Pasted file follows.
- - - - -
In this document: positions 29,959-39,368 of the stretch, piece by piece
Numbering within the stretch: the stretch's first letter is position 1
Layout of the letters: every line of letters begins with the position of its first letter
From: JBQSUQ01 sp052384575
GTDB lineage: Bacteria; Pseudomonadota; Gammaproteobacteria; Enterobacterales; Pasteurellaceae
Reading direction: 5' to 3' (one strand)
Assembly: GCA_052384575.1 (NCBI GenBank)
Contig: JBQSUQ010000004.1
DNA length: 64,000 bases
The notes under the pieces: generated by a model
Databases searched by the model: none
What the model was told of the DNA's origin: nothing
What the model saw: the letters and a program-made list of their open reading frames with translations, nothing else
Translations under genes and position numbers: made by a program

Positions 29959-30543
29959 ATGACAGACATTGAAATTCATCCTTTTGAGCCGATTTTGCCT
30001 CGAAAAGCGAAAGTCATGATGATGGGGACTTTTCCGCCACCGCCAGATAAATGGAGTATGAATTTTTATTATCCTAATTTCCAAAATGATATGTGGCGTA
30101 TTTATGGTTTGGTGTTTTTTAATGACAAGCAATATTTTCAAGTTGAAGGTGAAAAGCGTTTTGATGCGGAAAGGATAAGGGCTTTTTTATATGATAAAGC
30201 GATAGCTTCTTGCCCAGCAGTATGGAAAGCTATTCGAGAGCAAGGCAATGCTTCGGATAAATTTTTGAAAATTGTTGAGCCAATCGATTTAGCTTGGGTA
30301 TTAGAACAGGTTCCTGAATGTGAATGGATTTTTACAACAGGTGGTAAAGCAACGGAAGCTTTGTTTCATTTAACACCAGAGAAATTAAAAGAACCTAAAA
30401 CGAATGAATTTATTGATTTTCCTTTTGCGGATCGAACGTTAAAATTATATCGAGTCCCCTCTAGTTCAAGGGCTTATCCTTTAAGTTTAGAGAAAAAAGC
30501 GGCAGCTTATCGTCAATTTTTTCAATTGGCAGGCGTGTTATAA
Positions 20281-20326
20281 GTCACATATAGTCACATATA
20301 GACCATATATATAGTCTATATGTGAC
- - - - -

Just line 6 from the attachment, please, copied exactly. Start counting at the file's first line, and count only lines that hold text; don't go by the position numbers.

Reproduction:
Reading direction: 5' to 3' (one strand)